With Williams gone, Los Angeles is left with Travis Benjamin to fill that role, and while he has the speed to do so to a certain degree in 2019, he's coming off a 12-catch, 186-yard season last year, and he'll be 31 in 2020. The Chargers are probably going to want to add another receiver to squeeze as much out of the end of the Philip Rivers era. 

Shenault would fit perfectly in Los Angeles.

Oakland Raiders

Biggest need: Linebacker

The fit: Alabama LB Dylan Moses

Moses showed signs of his massive potential as a true freshman then became the best linebacker on Alabama's defense in 2018. His athleticism pops in every game, and in true Crimson Tide linebacker form, he consistently lays the lumber. 

Moses had 86 tackles, 10 tackles for loss and 3.5 tackles for loss last season. He's more impactful against the run right now but undoubtedly has the movement ability to eventually thrive in coverage with more experience.

While he wasn't blocked on this tackle for loss against Tennessee, it's meant to highlight his explosiveness, smoothness when changing direction, and closing speed:

Jon Gruden and Mike Mayock have done an admirable job addressing Oakland's myriad of needs this offseason but the linebacker spot was a patchwork job, with veterans Brandon Marshall and Vontaze Burfict signed to one-year deals. Behind those two are Tahir Whitehead, a full-time player last season who was more of a liability than an asset, and youngsters Marquel Lee and Jason Cabinda.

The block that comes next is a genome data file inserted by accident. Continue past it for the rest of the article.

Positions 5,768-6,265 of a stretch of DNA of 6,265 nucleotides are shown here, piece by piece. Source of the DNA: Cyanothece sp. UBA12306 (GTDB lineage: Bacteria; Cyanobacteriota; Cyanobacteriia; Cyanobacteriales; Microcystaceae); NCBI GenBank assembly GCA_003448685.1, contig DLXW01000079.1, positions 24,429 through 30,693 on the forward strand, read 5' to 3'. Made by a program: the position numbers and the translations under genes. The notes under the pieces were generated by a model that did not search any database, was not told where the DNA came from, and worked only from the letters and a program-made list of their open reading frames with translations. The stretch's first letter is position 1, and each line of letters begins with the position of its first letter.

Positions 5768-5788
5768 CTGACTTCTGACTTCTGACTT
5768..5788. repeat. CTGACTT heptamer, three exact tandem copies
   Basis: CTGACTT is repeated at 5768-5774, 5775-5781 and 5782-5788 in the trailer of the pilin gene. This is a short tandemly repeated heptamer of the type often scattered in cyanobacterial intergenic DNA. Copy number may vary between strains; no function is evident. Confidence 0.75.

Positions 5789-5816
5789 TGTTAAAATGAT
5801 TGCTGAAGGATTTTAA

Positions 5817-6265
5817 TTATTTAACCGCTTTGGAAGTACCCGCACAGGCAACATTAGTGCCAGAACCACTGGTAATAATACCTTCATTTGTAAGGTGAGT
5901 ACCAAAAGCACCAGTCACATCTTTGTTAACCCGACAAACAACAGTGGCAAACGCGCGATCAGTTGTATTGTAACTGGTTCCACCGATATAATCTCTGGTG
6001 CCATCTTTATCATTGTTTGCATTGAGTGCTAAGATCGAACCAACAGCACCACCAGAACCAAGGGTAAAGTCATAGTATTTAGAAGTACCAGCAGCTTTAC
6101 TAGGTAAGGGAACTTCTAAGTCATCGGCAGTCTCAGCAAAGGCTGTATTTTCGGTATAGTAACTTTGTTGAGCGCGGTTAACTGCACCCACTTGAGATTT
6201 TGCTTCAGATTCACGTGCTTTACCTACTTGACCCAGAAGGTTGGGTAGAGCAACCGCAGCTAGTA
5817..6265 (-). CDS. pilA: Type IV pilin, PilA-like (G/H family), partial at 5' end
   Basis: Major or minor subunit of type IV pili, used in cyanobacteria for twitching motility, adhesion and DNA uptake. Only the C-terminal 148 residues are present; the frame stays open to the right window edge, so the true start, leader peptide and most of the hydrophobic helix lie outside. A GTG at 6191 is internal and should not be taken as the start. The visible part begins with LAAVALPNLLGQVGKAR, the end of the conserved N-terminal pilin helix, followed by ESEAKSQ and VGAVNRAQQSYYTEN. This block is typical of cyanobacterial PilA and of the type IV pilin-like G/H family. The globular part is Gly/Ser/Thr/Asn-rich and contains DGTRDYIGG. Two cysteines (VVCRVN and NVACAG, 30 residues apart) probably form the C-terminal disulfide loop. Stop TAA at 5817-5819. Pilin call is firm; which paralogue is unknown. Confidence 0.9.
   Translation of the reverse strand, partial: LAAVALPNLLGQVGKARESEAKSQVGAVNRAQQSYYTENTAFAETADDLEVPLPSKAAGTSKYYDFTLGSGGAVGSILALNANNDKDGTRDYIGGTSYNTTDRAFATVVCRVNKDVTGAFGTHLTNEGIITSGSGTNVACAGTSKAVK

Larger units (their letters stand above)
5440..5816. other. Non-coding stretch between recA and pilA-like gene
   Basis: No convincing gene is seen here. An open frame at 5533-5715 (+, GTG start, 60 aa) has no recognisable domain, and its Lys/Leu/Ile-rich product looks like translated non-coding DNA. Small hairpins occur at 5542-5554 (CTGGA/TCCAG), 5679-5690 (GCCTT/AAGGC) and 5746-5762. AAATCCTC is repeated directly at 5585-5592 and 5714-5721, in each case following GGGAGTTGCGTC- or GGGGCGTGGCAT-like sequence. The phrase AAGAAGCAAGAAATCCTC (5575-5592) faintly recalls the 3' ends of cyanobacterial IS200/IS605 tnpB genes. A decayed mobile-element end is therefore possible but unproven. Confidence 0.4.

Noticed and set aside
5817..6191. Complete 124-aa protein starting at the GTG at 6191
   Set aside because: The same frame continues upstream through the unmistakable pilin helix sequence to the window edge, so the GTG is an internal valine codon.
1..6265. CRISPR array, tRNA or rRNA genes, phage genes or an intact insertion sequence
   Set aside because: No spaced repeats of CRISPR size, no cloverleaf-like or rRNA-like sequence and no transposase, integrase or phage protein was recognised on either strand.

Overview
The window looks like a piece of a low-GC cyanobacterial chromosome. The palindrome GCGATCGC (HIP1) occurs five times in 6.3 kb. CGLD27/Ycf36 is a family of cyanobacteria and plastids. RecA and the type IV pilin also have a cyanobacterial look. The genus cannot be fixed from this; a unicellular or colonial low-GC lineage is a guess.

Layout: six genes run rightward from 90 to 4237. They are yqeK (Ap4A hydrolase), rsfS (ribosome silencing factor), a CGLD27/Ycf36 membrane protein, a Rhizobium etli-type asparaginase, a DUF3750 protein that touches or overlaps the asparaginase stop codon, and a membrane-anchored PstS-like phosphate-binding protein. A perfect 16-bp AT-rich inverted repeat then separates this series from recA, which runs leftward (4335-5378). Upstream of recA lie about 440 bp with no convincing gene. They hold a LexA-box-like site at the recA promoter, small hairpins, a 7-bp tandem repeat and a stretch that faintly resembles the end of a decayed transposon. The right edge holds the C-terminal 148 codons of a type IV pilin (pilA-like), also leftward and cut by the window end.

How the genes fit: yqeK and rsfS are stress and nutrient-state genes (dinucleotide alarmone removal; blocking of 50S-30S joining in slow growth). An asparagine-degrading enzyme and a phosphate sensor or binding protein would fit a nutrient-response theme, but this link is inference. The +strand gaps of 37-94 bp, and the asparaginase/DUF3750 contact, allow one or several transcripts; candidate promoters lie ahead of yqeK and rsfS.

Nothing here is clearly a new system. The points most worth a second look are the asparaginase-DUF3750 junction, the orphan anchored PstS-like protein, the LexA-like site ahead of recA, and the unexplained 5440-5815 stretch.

I actually liked Cabinda during the pre-draft process a year ago, and he flashed on 15.9 percent of the defensive snaps as a rookie. But chances are the Raiders will want a high-caliber talent at the linebacker spot as they head to Las Vegas. 

Denver Broncos

Biggest need: Safety

The fit: LSU S Grant Delpit

Delpit was the No. 9 safety recruit in the country in the class of 2017, per 247 Sports, and he's been the best young safety in college football since arriving in Baton Rouge. As a true freshman in 2017, he made 60 tackles, broke up eight passes, snagged a pick, and had 3.5 tackles for loss. Last season, Delpit upped all his figures. He had 74 tackles, five picks, 9.5 tackles for loss, three sacks, and nine pass breakups. Stat-sheet filler. 

A smart, aggressive blitzer and an above-average athlete for his 6-3, 203-pound frame, Deplit is best close to the line of scrimmage but can make plays on a regular basis at the short and intermediate levels in coverage and the occasional big play down the field.

For an illustration of his tremendous instincts, watch as Delpit -- aligned as the safety near the bottom of the screen -- reads the shallow crosser on this play against Arkansas then darts to the intended target to break up the pass:

Both starting safeties in Denver, Justin Simmons and Will Parks, are set to hit free agency in 2020, and after a strong start to his career, Simmons put on a lackluster performance in 2018. Parks is a quality player. 

The Broncos are severely lacking depth behind those two and with Simmons likely to hit the market after this season, unless he rebounds, they'll need another starter next to Parks. Delpit looks like a modern-day safety with cornerback-esque coverage skills and the assertive style of a linebacker.